Happiness is a freshly tuned piano.
Jim Boydston, proprietor, No Piano Left Behind - technician
www.facebook.com/NoPianoLeftBehind
#1978277 - 10/24/12 11:51 PM Re: Tech advice on first tuning and voicing of piano [Re: Chopinlover49]  
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OperaTenor Offline
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OperaTenor  Offline
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Sandy Eggo, California
BTW, is this the piano from Cunningham?



Happiness is a freshly tuned piano.
Jim Boydston, proprietor, No Piano Left Behind - technician
www.facebook.com/NoPianoLeftBehind
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#1978313 - 10/25/12 02:11 AM Re: Tech advice on first tuning and voicing of piano [Re: Chopinlover49]  
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Olek Offline
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France
"voicing" is covering for a lot of operations, and is only part of the overall refinement on a piano.

if done on a misregulated piano, can be overdone to correct harshness created by lack of finesse in regulation.

I suggest you first learn to know your technician and vice versa.

he may listen to you playing before proposing something.

piano can be in good condition, just a little disturbrd by the moving, or had no maintenance course followed, so giving advice is not easy... but a piano should be fairly stable at this age...

I suggest you dont have a lot done immediately unless it sound crystal clear it is necessary and why. The explanations and samples/demonstration are to come from the technician, in my opinion.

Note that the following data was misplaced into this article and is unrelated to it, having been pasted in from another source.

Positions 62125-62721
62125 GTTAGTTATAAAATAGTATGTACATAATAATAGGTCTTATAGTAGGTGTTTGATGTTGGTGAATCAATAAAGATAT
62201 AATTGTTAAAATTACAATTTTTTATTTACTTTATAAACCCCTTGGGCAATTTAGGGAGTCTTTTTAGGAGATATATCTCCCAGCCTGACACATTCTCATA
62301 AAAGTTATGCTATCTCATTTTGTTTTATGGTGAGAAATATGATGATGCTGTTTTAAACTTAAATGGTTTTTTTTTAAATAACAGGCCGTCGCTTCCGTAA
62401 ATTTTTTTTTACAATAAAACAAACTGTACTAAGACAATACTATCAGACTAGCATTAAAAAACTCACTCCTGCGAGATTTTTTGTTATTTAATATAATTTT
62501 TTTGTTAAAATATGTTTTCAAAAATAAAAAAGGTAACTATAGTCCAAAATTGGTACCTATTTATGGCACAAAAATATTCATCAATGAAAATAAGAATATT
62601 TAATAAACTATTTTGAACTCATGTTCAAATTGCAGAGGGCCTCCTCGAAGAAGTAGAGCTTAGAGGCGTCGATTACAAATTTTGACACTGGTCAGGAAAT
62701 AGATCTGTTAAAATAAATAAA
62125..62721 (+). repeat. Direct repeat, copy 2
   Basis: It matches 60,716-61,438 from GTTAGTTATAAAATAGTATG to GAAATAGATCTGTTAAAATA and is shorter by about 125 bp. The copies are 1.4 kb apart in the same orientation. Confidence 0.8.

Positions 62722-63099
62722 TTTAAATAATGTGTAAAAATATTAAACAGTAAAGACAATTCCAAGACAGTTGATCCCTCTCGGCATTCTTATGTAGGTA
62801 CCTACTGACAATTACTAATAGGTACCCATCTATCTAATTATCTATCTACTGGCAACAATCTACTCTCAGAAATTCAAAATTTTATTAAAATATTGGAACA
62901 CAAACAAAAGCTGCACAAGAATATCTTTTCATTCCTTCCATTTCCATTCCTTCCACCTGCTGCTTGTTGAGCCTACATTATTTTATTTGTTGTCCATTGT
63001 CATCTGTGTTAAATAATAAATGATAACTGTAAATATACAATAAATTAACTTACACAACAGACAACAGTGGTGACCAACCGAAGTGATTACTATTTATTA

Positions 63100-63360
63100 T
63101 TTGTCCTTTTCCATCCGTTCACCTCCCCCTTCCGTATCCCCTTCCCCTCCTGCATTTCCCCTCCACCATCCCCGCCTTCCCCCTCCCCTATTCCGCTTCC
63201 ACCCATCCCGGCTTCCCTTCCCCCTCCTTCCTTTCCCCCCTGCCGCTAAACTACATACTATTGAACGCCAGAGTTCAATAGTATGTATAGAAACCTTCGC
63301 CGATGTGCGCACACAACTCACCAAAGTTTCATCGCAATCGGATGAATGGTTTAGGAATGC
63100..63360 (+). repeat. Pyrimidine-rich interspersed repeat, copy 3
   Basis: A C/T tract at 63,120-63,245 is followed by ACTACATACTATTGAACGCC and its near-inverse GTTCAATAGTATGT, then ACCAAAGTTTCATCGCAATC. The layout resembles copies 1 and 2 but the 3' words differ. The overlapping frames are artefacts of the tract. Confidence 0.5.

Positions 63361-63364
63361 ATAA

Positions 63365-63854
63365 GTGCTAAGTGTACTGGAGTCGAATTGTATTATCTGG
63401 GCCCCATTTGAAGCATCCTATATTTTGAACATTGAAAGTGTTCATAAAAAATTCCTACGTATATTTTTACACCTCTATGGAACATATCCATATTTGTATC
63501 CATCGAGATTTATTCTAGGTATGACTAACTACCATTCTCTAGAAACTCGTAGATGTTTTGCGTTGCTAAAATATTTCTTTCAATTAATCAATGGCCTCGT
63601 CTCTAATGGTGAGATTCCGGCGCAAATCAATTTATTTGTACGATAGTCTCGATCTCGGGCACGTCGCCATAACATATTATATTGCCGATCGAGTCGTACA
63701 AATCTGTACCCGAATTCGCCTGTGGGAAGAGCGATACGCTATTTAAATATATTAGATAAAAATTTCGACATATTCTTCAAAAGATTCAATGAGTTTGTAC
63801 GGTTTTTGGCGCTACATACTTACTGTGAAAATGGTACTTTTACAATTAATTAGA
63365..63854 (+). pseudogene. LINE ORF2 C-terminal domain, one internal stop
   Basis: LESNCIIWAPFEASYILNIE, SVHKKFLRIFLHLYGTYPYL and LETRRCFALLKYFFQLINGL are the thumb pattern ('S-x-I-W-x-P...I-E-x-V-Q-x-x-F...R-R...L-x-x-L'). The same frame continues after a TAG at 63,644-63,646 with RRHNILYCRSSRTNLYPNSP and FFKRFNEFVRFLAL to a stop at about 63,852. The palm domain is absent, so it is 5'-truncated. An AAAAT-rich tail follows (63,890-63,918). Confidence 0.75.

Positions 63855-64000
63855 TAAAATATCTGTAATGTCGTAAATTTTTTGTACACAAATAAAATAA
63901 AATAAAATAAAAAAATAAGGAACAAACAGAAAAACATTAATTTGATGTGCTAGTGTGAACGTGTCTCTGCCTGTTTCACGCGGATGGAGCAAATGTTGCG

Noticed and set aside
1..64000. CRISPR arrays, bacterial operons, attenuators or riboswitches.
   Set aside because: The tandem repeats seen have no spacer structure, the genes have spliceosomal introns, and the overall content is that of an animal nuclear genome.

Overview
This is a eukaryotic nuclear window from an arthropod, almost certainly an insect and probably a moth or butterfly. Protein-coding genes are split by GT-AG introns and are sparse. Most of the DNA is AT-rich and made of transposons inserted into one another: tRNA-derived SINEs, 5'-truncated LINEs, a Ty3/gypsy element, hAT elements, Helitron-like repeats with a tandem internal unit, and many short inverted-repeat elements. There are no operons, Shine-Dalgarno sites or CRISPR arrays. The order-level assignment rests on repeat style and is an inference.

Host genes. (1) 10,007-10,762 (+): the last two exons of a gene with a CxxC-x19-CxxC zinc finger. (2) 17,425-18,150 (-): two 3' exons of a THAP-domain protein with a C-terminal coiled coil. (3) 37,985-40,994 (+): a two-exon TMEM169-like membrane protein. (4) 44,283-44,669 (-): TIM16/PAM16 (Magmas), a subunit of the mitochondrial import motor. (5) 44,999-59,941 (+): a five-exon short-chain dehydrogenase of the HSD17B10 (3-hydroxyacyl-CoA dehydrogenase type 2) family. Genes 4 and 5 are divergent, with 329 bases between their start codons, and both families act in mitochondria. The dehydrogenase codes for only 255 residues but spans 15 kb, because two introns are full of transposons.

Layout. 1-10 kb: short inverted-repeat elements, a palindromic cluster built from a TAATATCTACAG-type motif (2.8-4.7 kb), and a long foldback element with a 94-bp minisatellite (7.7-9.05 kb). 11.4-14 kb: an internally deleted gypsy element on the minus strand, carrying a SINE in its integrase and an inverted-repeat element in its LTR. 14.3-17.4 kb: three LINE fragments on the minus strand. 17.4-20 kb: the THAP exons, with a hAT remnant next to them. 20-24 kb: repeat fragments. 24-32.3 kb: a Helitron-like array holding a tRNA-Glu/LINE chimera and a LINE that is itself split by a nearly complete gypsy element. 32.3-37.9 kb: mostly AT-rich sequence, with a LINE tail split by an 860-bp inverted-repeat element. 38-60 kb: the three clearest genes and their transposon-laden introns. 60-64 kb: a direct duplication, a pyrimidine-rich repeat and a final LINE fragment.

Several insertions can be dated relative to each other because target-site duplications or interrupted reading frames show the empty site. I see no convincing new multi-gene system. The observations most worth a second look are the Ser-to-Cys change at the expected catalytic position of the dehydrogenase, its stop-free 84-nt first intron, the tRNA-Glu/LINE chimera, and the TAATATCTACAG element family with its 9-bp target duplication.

did he follow the instrument beforethen ? I would wait and learn yo know my piano , have it made absolutely even first, wh
ich mean regulation tweaks and lubes, plus evening of actuaal tone, then if something have to be done, may be it is first due to the room acoustics.. All this may be clear

a typical maintenance visit will be one day to 1 and a half, depending of the hammer wear and tuning quality.

i would wait to be sure I talk of the same thing with the technician, particularely if he is new to me (hoping he does not have to travel from far to come by)


Professional of the profession.
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#1978364 - 10/25/12 05:38 AM Re: Tech advice on first tuning and voicing of piano [Re: Chopinlover49]  
Joined: Aug 2008
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wayne walker Offline
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wayne walker  Offline
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Posts: 515
Windsor,Nova Scotia Canada
Originally Posted by Chopinlover49
I have just recently taken delivery of a used Mason-Hamlin BB grand, about 7 or 8 years old. It will be ready for its first in-home tuning soon and voicing is an option, too. What do technicians feel is the best wait period before a tuning? A voicing? If the piano feels pretty close to what I want, is there a danger in voicing now and then needing to do it again someday? Can it be overdone? Do you have any other advice to make this first experience with a new-to-me technician a success and help set up a good, long-term relationship? I want to take the best possible care of my new piano and respect the knowledge and experience of piano technicians so I don't want to mess up this important appointment. Also, this piano has a damp-chaser system pre-installed and I will be having the system checked over and started up by the technician. Any suggestions about this are also welcome. Thanks.